• John Locke Update

    NC Supreme Court at a Crossroads?

    posted September 23, 2021 by Jon Guze
    The NAACP has asked the North Carolina Supreme Court to overturn the results of the 2018 election as they pertain to two constitutional amendments approved by the voters. It has been reported that the four Democrats on the court may try to disqualify two Republican justices from the case, a partisan attack that, in addition to being unjustified and unprecedented, would do lasting damage to the court as an institution and permanently damage the reputations and electoral prospects of the justices involved. If successful, such an attack would also have the effect of disenfranchising the North Carolina voters who approved the constitutional amendments and the voters who elected the disqualified justices.
  • John Locke Update

    Redistricting Dilemmas: All the King’s Horses and All the King’s Men Cannot Put Caldwell County Back Together Again

    posted September 20, 2021 by Dr. Andy Jackson
    Caldwell County leaders do not want the county to be split in redistricting, and the county has political clout. Despite that, Caldwell County is certainly going to be split between state Senate districts and may be split between state House districts. Caldwell County’s redistricting predicament demonstrates how the constraints of law and geography limit how legislators can draw districts.
  • John Locke Update

    Four Key Differences Between the House, Senate, and Cooper Budget Plans

    posted September 13, 2021 by Paige Terryberry
    The North Carolina General Assembly is still finalizing a two-year budget. Budget proposals from the House, Senate, and governor would have varying effects on North Carolina’s fiscal future. Spending restraint, tax cuts, and considerable savings would contribute to more opportunities and bigger paychecks for North Carolina families.
  • John Locke Update

    What “County Clusters” Mean for North Carolina’s Redistricting Process

    posted September 10, 2021 by Dr. Andy Jackson
    North Carolina’s unique county clustering process is a way of balancing constitutional requirements of keeping counties whole and having equal populations of legislative districts. The county clustering process is simple in principle but can be complex in application. The whole county provision of the North Carolina State Constitution and redistricting criteria adopted by the General Assembly substantially influence how districts can be drawn within county clusters.
  • John Locke Update

    Partisan Interest Group Seeks to Dominate Redistricting Process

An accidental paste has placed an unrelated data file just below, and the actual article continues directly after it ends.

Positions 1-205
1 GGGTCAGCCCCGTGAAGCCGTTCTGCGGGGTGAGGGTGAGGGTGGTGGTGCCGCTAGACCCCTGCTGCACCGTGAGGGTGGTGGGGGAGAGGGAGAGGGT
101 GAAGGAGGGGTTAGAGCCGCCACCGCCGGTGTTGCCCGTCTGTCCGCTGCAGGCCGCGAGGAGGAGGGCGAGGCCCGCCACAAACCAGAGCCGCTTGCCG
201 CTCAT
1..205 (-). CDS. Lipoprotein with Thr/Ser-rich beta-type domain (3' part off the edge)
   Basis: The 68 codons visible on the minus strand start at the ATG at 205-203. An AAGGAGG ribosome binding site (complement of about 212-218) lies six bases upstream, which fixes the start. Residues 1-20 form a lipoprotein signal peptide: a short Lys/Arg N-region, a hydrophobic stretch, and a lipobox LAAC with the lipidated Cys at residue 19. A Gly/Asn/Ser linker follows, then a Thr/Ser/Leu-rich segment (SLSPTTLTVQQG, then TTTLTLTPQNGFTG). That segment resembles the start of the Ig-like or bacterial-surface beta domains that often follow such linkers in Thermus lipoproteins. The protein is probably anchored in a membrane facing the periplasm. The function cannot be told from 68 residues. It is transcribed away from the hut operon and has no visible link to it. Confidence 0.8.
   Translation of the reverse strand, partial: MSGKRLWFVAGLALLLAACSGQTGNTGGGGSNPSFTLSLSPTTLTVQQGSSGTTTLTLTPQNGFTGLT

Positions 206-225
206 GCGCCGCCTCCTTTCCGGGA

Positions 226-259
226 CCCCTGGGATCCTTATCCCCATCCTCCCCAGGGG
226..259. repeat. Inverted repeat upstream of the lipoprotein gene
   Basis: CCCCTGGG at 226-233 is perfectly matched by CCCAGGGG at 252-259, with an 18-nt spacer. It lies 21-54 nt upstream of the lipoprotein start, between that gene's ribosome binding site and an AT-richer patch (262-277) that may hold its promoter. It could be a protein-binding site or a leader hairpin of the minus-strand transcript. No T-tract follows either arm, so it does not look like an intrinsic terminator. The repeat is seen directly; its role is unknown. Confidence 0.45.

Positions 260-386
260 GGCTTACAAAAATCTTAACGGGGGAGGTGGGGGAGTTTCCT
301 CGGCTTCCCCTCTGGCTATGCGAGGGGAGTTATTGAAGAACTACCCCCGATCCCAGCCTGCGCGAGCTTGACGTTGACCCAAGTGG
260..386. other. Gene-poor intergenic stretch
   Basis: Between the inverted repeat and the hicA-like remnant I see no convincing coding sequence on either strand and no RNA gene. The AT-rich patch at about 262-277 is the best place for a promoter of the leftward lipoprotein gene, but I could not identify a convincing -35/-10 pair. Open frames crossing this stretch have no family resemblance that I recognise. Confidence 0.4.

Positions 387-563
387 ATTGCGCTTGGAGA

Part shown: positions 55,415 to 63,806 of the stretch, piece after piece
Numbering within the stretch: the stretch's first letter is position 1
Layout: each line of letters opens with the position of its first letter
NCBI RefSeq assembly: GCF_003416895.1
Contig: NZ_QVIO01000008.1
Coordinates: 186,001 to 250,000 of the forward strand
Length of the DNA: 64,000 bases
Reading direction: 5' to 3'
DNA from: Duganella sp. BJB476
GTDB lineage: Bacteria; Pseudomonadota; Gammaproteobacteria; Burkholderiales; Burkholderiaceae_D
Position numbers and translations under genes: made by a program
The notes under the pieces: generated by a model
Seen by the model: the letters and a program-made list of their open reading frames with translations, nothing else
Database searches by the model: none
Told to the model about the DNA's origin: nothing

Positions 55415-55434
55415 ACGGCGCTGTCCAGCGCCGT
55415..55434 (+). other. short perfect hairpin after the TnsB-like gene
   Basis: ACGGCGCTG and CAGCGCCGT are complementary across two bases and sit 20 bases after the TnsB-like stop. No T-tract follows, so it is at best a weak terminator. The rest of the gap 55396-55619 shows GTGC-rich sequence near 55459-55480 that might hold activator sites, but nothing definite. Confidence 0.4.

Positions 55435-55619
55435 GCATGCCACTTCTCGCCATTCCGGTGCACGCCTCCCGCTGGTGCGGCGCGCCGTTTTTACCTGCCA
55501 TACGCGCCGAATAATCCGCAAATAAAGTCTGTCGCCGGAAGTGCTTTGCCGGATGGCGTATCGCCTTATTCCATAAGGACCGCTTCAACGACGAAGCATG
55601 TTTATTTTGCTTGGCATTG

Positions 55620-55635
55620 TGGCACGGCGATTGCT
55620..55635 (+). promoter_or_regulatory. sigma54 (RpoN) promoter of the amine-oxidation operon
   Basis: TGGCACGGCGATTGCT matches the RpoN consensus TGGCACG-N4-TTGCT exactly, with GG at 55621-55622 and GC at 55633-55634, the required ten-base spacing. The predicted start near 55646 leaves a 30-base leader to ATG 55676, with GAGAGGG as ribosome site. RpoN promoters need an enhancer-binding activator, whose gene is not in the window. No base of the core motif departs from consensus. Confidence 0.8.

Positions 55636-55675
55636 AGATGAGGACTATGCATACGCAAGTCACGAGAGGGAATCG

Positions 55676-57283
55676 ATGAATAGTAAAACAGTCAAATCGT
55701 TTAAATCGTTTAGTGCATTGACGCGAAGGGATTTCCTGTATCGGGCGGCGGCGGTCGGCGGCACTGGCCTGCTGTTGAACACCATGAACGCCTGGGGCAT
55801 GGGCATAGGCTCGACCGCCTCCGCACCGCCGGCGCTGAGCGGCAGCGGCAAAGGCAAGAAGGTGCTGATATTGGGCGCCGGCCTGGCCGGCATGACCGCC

posted September 1, 2021 by Dr. Andy Jackson
    Democrats and progressive groups successful and "surreptitiously" injected their supporters into the redistricting process to influence the redistricting to favor Democrats in California. All On The Line, an organization affiliated with Eric Holder's National Democratic Redistricting Committee, is seeking to replicate what Democrats did in California here in North Carolina. All On The Line's endgame is to help Holder in redistricting lawsuits against North Carolina.
  • John Locke Update

    Should North Carolina Restore Salary Supplements for Master’s Degrees?

    posted August 26, 2021 by Dr. Terry Stoops
    The state House budget would restore salary supplements for public school educators with a master’s degree. Decades of empirical research failed to establish a relationship between master’s degrees and student performance. Possible research-based compromises include restoring master’s pay for teachers who obtain their degrees in their teaching subject or supporting teachers who pursue National Board Certification.
  • John Locke Update

    An Explainer for Redistricting Criteria, Part 3: “Mays” and “Shall Nots”

    posted August 25, 2021 by Dr. Andy Jackson
    Political and racial data are appropriately banned from consideration when legislators draw district maps. Preventing "double bunking" of incumbents can prevent map drawers from following redistricting best practices such as maximizing compactness and respecting political boundaries. "Community of interest" is a nebulous concept and often less helpful to drawing good districts than many believe it to be.
  • John Locke Update

    An Explainer for Redistricting Criteria, Part 2: Geography

    posted August 24, 2021 by Dr. Andy Jackson
    Congressional districts must be equal in population, but legislators have some flexibility regarding population equality when drawing state legislative districts. Districts must be contiguous, and the rules are precise about what counts as contiguous. Districts are required to be compact, but North Carolina's geography often makes that impossible.
  • John Locke Update

    An Explainer for Redistricting Criteria, Part 1: Political Boundaries

    posted August 23, 2021 by Dr. Andy Jackson
    North Carolina's constitution and related court cases severely limit how counties can be divided when forming state legislative districts. Precincts sometimes must be split when forming districts but doing so is disruptive for election officials and voters and should be avoided. It is often not practical to follow municipal boundaries when drawing district maps.
  • John Locke Update

    The House Budget Had Good Ideas for Opticians, and the Final Budget Can, Too

    posted August 17, 2021 by Jon Sanders
    An earlier version of the House budget would have relaxed some of the restrictions North Carolina places on its licensed opticians. Those reforms would have followed some of the John Locke Foundation's principles for reforming occupational licensing, including universal license recognition as well as moving the state in the right direction toward a least-cost-state standard. The reforms were not in the final House budget, but they could be restored in the final conference report.

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